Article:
Tiel Aisha Ansari tapped me to do a poetry meme that goes like this: list at least four things each you think a beginning poet should and shouldn't do: tag someone else. I fear my answers may be predictable -- and they apply as much to longtime poets as they do to beginners, come to think of it -- but as requested, here they are.
Four things to do:
Read. Voraciously. Read everything you can get your hands on. Specifically read poems, of course, but read prose too. Read poems by poets whose work you already know you enjoy, and read poems by poets whose work you think you don't enjoy. Consider choosing a poet whose work intrigues you, and then reading everything that poet has written. (I spent six months doing this with Elizabeth Bishop, and it changed my relationship both with her poems and with poetry in general.)
Write. Early and often. Try writing a poem a day for a while (a week? a month?) and see what happens. Poetry comes from some kind of ineffable wellspring which needs to be primed. Reading is one way to prime it. Writing is another. The best time to write a poem is when you've just written one.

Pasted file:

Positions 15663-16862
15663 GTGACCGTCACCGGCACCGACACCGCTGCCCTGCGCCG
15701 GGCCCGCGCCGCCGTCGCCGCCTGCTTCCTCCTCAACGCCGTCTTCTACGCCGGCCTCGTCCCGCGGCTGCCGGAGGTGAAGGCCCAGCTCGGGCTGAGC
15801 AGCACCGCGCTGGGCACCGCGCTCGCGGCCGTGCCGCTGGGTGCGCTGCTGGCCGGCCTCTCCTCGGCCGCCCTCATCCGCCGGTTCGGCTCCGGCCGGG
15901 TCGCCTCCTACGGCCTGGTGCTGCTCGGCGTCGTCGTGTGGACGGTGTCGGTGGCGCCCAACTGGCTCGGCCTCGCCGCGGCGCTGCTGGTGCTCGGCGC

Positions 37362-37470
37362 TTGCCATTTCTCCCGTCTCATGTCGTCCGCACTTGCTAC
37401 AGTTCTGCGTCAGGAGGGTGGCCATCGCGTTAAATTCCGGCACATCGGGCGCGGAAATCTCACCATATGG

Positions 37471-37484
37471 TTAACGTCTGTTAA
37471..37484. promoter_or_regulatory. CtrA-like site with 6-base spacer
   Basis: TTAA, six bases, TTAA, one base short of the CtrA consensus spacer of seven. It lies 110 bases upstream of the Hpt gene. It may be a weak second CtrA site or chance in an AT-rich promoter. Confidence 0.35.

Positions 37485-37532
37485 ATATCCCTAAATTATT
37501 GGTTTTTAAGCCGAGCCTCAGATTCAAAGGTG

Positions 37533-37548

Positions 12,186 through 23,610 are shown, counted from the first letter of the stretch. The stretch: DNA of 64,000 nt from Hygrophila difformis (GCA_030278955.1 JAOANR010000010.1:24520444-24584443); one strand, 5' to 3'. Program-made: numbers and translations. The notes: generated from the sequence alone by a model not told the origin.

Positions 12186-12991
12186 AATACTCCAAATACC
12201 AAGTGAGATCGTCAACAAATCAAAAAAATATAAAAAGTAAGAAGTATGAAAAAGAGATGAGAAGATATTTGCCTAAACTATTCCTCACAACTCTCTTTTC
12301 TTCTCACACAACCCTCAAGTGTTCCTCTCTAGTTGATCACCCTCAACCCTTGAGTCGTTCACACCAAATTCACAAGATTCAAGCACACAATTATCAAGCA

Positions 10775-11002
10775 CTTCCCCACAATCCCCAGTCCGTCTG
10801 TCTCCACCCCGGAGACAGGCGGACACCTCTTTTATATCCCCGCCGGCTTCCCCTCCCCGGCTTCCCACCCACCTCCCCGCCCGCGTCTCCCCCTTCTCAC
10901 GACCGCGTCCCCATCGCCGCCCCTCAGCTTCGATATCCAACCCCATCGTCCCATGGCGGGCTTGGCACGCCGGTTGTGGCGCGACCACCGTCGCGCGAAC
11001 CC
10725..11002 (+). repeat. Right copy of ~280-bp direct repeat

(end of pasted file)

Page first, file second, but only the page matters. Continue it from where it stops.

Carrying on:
Find a reader you trust. Maybe a friend or a teacher; maybe a fellow poet; maybe a fellow blogger. It's good to have someone reading your work regularly. I find that my relationship with my own words changes when I know someone is going to read them. (As a corollary, you might want to become adept at expressing to your reader what kind of feedback you're looking for.)
Memorize. A memorized poem becomes a companion, something one can recite to oneself on bus rides or in a grocery checkout line or at times when poetry is particularly needed. Right now I'm working on memorizing a rather long prayer from the Jewish weekday liturgy. My liturgy teacher told us we would be amazed by how the experience of davening the prayer would change if we were able to recite it from memory, and because prayers are a form of poetry I know he's right.
Four things not to do:
Don't get too attached to your mental image of what a poet or a poem looks like or sounds like. Don't delete drafts; when you revise, save the file under a new name, so you can track the poem through its evolution later. (If you compose on paper, don't throw away your notebooks.) Don't despair. Don't stop.
As for choosing someone else to answer this, I tap Ivy! (Ivy's first book of poetry, Mortal, is utterly gorgeous, by the way. If you don't own it, and you like poetry, consider adding it to your shelves.)
Ivy, if you're game, I'd love to see your reponse to these questions. (And hey, if not, no worries -- I never want people to feel obligated to participate in perpetuating blog memes.) Shabbat shalom, all.
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